Maybe some of you have something you would like to promote on my blog?  Perhaps you have a small business with a website, and find advertising costs expensive.   I would feel much happier about accepting payment if I am providing a service for you.

So if you think you may like an advert on my blog, and/or a guest post introducing yourself, please let me know.  It is a very inexpensive way of advertising, and a way in which we can be of help to each other.

You can leave a comment here with your email address.  All comments are moderated, so it won't be published, and I will then email you with further details.

Friday, 9 August 2013

Bayram and a brave cat

Today is the second day of Seker Bayram (Eid al-Fitr.).  It's the holiday that follows Ramazan, the month of fasting.   It's traditional for familes to buy  new outfits to wear.  Many poorer familes may only buy a new outfit once a year, and this will be used throughout the coming year on special occasions.

It's a time of feasting, and in particular the eating of sweets, chocolates and all sorts of other sticky syrupy things like baklava.  Children will turn up at the door, and will be given sweets after having kissed the hand of the adult and raised to the forehead as a mark of respect.

Although I bought sweets in readiness for the onslaught of children, none of them turned up.  I suspect it's more to do with my dogs than anything else.  Children rarely come up this far and I am sure they have discussed amongst themselves that the strange yabanci (foreigner) keeps dogs as pets, so they steer clear.  Never mind, I'm sure I can manage the sweets myself!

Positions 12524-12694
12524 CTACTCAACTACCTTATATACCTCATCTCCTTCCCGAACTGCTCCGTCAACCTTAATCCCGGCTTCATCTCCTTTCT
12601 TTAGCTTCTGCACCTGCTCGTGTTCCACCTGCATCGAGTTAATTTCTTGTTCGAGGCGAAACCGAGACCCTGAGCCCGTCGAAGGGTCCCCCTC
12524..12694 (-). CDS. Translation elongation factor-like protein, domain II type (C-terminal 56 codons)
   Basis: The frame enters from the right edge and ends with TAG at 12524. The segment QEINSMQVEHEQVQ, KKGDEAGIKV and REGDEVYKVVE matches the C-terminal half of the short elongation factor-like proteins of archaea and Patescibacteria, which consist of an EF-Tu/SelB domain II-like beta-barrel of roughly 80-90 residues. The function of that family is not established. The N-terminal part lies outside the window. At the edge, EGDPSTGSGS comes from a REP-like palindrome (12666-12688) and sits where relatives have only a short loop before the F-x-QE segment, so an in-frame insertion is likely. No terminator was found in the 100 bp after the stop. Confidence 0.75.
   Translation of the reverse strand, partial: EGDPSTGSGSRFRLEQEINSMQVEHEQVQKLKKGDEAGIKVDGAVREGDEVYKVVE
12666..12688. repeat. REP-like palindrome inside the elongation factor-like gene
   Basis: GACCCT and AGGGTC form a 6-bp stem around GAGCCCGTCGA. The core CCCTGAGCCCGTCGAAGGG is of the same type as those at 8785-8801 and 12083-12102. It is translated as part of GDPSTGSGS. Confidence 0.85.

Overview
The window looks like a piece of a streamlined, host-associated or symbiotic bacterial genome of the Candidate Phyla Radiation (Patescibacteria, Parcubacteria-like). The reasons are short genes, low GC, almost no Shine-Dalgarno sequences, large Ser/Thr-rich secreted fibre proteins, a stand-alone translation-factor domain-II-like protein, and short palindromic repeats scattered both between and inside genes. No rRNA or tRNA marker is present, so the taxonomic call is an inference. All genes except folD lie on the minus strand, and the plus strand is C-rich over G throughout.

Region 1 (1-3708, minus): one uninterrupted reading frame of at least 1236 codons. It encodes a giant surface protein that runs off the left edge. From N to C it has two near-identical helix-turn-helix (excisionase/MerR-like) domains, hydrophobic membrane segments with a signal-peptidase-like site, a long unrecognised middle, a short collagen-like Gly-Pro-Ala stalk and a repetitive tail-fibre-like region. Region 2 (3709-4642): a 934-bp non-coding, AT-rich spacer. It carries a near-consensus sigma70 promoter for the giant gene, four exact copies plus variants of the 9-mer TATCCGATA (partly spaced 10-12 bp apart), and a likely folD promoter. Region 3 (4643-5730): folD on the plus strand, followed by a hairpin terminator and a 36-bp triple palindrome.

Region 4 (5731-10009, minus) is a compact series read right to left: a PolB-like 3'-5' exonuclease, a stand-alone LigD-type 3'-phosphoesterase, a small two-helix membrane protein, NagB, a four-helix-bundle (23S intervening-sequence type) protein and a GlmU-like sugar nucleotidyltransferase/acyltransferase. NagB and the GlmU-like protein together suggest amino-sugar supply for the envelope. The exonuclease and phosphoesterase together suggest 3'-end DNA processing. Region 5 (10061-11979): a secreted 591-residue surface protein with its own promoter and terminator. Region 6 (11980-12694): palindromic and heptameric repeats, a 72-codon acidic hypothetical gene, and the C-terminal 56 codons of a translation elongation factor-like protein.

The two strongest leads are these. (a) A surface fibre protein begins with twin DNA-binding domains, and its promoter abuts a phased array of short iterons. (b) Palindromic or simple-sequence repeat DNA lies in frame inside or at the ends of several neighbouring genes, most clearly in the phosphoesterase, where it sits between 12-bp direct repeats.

And talking of being a yabanci.  It's at times like this that I really do feel like a fish out of water.  It's very much a family time.  Younger members of families travel all over the place attempting to visit as many relatives as possible.  For me it's just another day.  Mr A is away of course, and we have no family visiting (not that I am wishing for a visit by the in-laws!!).  Both Dursune and Sevke have family visiting them.  Dursune's grandchildren are sleeping on her flat roof so this is making the dogs bark every time they move.  None of us are getting much sleep.

Another thing that happened yesterday morning made me feel like an outsider.  The Muhtar, accompanied by a man with a big box, went around the village visiting each house and handing out a small gift.  It was most likely some sweets or cake.  Every house, with the exception of mine!   I happened to be in the kitchen looking out of the window and saw him give gifts to Dursune and Sevke, glance briefly at my house, hesitate,  then walk on.  Naturally I'm not bothered at all by missing out on a gift, I just feel a little sad that after 15 or more years here, I will always be considered an outsider.